Review: “Three” by Jay Posey


17162150Title: “Three”

Author: Jay Posey

Publication Date: July 30, 2013 (Angry Robot – North America)

Genre: Post-apocalyptic, AWESOME, zombies, dystopian, biopunk, cyberpunk, coming of age,

Source: Publisher-provided ARC

Summary: The world has collapsed, and there are no heroes any more.
But when a lone gunman reluctantly accepts the mantel of protector to a young boy and his dying mother against the forces that pursue them, a hero may yet arise.

☆: 4.5/5 stars! A really, really fun post-apocalyptic biopunk/biohacking adventure!

Review: “Three” is just what I’ve been waiting for in the realm of the dystopian urban fantasy subgenre of adult literature. It has everything I’ve been craving – biopunk, biohacking, cyberpunk, a bleak post-apocalyptic/dystopian setting, journeys, and more. More than that, it has some of the most awesome fight scenes that I’ve read within the subgenre in recent memory. If you want something fresh and new and reads like a kick to the face, “Three” is definitely a book you should check out.

Also, did I mention it has zombies? Yes. It has zombies – but like nothing I’ve ever read. The Weir – electric, cyber-like zombies, who have blue eyes (felt like there was a bit of a “Song of Ice and Fire/Game of Thrones” reference there), and who hunt at night, screaming electronic shrieks to each other in order to catch their prey. This bit really caught my attention, and confirmed to me how skilled Posey is not only in his use of sensory language and imagery (more on that in a bit), but how original his ideas are within this genre. Or rather, how he makes all of the typical parts of this subgenre his own. It blew me away, combined with everything else in this book.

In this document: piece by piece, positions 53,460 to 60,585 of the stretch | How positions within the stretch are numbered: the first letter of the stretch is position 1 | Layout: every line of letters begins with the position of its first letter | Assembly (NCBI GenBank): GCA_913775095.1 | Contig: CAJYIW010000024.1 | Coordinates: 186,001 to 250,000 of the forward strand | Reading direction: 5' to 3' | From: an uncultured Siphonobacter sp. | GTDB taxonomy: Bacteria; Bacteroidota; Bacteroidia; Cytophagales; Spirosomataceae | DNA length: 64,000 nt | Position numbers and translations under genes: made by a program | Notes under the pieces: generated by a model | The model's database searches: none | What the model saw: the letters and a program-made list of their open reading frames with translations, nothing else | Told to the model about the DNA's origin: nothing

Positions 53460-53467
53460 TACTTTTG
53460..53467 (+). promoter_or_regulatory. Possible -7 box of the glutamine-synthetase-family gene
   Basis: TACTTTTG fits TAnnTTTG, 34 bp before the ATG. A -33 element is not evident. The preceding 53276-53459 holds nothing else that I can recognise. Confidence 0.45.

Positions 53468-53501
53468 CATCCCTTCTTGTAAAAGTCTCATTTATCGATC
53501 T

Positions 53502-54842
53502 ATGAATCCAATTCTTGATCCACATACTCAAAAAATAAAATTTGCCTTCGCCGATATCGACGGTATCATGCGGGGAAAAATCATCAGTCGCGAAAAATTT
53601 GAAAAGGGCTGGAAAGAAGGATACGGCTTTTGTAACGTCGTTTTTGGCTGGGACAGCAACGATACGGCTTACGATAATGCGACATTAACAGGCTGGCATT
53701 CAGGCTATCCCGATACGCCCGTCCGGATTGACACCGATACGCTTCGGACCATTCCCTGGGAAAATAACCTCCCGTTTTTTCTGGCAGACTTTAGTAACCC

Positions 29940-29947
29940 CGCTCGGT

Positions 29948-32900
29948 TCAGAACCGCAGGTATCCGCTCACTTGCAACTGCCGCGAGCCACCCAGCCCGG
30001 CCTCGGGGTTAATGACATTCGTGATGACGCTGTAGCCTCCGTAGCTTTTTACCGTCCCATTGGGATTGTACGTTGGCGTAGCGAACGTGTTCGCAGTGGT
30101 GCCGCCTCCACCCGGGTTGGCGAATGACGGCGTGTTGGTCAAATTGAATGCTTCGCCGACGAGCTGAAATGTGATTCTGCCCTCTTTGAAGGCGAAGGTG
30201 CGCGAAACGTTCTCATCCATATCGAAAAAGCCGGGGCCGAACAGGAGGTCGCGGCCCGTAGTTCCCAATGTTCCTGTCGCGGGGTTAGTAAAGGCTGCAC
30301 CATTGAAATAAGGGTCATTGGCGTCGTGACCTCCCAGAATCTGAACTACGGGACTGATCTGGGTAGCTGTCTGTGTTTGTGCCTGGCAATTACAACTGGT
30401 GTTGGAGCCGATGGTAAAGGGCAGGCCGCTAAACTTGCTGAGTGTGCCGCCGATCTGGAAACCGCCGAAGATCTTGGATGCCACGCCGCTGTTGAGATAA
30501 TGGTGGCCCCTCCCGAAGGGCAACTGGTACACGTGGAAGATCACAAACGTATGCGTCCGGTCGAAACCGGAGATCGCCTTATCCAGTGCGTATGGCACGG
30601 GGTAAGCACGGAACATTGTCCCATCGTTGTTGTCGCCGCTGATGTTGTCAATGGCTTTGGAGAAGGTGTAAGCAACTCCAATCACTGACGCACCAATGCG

The worldbuilding: mostly using sensory language and imagery, along with his main cast’s individual backstories, Posey builds his world very well. While we don’t get a good, solid explanation as to why the world itself has ended up the way it’s portrayed in this book (general society broken down, people in individual city-states trying to survive the Weir, people born with the automatic ability to access satellites through “pimming”, general biohacking called “boosting”, and more), we do get hints through the main cast’s individual backstories. Like Three himself – his backstory is pivotal to explaining an important chunk of this book, and I won’t explain how or why, but it makes it all the more unique. We don’t get an explanation of the Falling from his story, either, but it still makes for awesome reading. The sensory language and imagery – there’s no doubt that Posey is someone to definitely watch as a rising star with this debut. My favorite parts of the book were with the biohacked people (the man who installed lightbulbs under his skin to light his veins so if you cut him, it made it look as if he bled light was my absolute favorite), but generally, he writes gorgeously in a way that just makes you sigh. There’s almost a sense of magical realism there, even though there really isn’t in the book as a whole.